The Law Society of Upper Canada is considering whether to allow Alternative Business Structures in the ownership and operation of law firms. The issue is receiving great attention from many of FOLA's members and we have been active participants in the discussion.
Click here for a link to the Law Society of Upper Canada website on the topic and click here for the Law Society's Discussion Paper on the topic.
FOLA has responded to this first discussion paper - the full response can be downloaded here - and we have expressed the following:
1) The vision for ABS in Ontario must be further clarified if true consultation is to occur. Further, a clearer answer on the rationale for alternative business structures needs to be offered. Will the vision lead to a successful outcome for both the profession and for legal consumers?
The mandate of the Law Society is to regulate the legal profession in the public interest, but we do not yet fully understand, or frankly accept, the connection between the public interest and ABS. Care must be taken in this examination that the protection of the public and the impact on the profession is realistic and not only theoretical.
2) In the Discussion Paper, technology and innovation emerge as themes and this is a welcome discussion. In our view, however, the Law Society should review and consider the use of technology in law to provide clearer guidance to the profession on the use of technology in practices, in particular to support solo and small firms as the predominant service providers to Ontarians. If more technology and innovation in the practice of law is a goal of the Law Society, guidance on the use of same should be provided first and outside the scope of a broader discussion on ABS. We believe that such a discussion could prove more fruitful, and carry much less risk, than a discussion about the current regulatory regime.
3) We recommend that the Law Society move the discussion away from "ABS" exclusively and into a more fruitful and less politically charged discussion about potential improvements and modernization of regulation. In one respect, "ABS" is a broad and far-ranging theoretical discussion about regulatory modernization, but at the same time focusing on ABS is also, in our view, limiting discussion about positive changes that can – and should - be made to the overall regulatory regime.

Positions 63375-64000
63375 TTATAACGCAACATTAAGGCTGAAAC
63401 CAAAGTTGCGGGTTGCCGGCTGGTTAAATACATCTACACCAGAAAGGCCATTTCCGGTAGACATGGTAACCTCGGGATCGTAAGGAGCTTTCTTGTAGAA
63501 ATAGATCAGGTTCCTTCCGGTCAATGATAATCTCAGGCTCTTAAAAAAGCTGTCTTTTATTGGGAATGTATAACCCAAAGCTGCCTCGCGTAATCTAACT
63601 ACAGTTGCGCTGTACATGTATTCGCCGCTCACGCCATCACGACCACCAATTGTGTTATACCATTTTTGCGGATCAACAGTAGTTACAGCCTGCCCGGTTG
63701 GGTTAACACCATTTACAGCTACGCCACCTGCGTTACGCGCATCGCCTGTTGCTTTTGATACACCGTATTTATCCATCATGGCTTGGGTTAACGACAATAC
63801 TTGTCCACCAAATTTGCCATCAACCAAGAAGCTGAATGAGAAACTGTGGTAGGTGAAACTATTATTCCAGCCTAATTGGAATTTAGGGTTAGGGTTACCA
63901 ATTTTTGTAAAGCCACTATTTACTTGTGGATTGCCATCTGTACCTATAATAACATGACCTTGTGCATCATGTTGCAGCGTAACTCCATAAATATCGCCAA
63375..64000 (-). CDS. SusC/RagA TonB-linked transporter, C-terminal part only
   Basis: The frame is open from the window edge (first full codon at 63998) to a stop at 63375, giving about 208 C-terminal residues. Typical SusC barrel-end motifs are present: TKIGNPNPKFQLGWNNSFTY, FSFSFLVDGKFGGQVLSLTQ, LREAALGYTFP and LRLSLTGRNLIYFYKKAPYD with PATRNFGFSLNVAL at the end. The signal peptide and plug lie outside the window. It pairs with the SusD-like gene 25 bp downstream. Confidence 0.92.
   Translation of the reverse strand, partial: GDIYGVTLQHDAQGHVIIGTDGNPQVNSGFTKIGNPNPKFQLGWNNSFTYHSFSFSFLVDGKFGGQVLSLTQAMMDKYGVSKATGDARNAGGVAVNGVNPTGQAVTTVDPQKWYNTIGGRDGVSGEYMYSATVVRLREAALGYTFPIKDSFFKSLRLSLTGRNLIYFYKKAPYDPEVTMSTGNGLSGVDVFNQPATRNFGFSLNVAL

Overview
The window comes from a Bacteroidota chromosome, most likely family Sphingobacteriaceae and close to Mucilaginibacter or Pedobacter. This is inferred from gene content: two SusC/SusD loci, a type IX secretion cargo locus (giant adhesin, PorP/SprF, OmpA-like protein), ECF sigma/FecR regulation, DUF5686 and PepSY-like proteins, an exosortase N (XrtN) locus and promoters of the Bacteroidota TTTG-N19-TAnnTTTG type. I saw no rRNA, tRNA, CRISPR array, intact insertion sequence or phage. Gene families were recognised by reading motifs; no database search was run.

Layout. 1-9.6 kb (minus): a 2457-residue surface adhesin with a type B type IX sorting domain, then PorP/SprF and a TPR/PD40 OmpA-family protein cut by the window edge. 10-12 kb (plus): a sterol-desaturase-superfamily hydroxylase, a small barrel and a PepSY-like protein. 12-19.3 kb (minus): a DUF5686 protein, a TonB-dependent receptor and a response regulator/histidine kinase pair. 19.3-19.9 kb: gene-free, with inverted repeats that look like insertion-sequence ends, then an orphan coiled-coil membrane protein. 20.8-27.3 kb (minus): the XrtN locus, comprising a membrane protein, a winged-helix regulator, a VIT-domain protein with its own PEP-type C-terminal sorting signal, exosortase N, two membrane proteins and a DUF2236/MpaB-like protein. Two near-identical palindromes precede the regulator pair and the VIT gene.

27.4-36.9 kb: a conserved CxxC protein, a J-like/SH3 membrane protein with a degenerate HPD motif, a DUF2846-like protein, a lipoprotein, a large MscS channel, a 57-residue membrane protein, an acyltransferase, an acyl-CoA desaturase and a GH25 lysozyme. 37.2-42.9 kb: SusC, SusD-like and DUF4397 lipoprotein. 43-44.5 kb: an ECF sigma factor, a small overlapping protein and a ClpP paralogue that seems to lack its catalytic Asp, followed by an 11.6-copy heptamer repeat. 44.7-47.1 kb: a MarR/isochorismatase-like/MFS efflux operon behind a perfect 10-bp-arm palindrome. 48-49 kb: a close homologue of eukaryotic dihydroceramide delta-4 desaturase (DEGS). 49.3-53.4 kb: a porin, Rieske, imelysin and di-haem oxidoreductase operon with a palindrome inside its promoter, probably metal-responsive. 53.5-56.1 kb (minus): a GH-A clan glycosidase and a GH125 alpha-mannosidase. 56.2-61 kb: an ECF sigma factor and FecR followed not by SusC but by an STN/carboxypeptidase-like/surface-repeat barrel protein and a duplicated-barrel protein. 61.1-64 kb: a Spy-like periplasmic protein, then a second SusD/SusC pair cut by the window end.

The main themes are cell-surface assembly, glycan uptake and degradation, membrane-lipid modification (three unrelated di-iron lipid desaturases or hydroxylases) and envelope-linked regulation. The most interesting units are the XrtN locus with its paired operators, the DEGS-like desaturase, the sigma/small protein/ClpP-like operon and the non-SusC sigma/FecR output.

There are many interesting ideas arising from the discussion of regulatory modernization. There are also regulations that can be modernized to make more sense, better protect the public and help with our lawyers' interactions with key stakeholders. We agree it is time to get the regulator and the profession adapting to the realities of the current legal system, including "access to justice" issues, rapidly changing technologies and changes to the needs and wants of the 21st century client. However, moving the discussion to better opportunities around modernization that are not necessarily 'ABS', reframes the goal of this exercise to, what we believe to be, a more fruitful discussion.
Although it appears at first that the Law Society's process as it is currently structured has an inevitability to it, the Treasurer has assured the membership that this is an exploration at this point only and that no conclusions have been reached. However, it is clear that the supporters of ABS believe that many of the features of ABS are inevitable "innovations" in the legal marketplace and that these innovations could leave the Law Society without the right regulatory tools to oversee these entities. Regardless, the issue will remain of interest to CDLPA in the coming year.
We will continue to be actively involved in the ABS debate, and do our best to educate our members as the discussion continues.
Updates will be posted regularly to this space.
UPDATE! At the September, 2015 Convocation, the Professional Regulation Committee delivered an interim report outlining its initial assessment and the directions it will consider further.
The Working Group has decided not to continue to consider structures involving majority ownership, or control, of traditional law firms by non-licensees. Through its research and consultations, the Working Group considers that the experience to date in other jurisdictions does not show that the benefits of majority non-licensee ownership, or control, outweigh regulatory concerns.
The Working Group plans to focus its study on change with the potential to foster innovation or enhance access to justice. This includes minority ownership by non-licensees, franchise arrangements, ownership by civil society organizations such as charities and new forms of legal service delivery in areas not currently well served by traditional practices.
FOLA considers this to be great news and demonstrates that Convocation is listening to the concerns of the practicing bar, and in particular the real estate bar, who expressed great concern with this form of "Alternative Business Structures".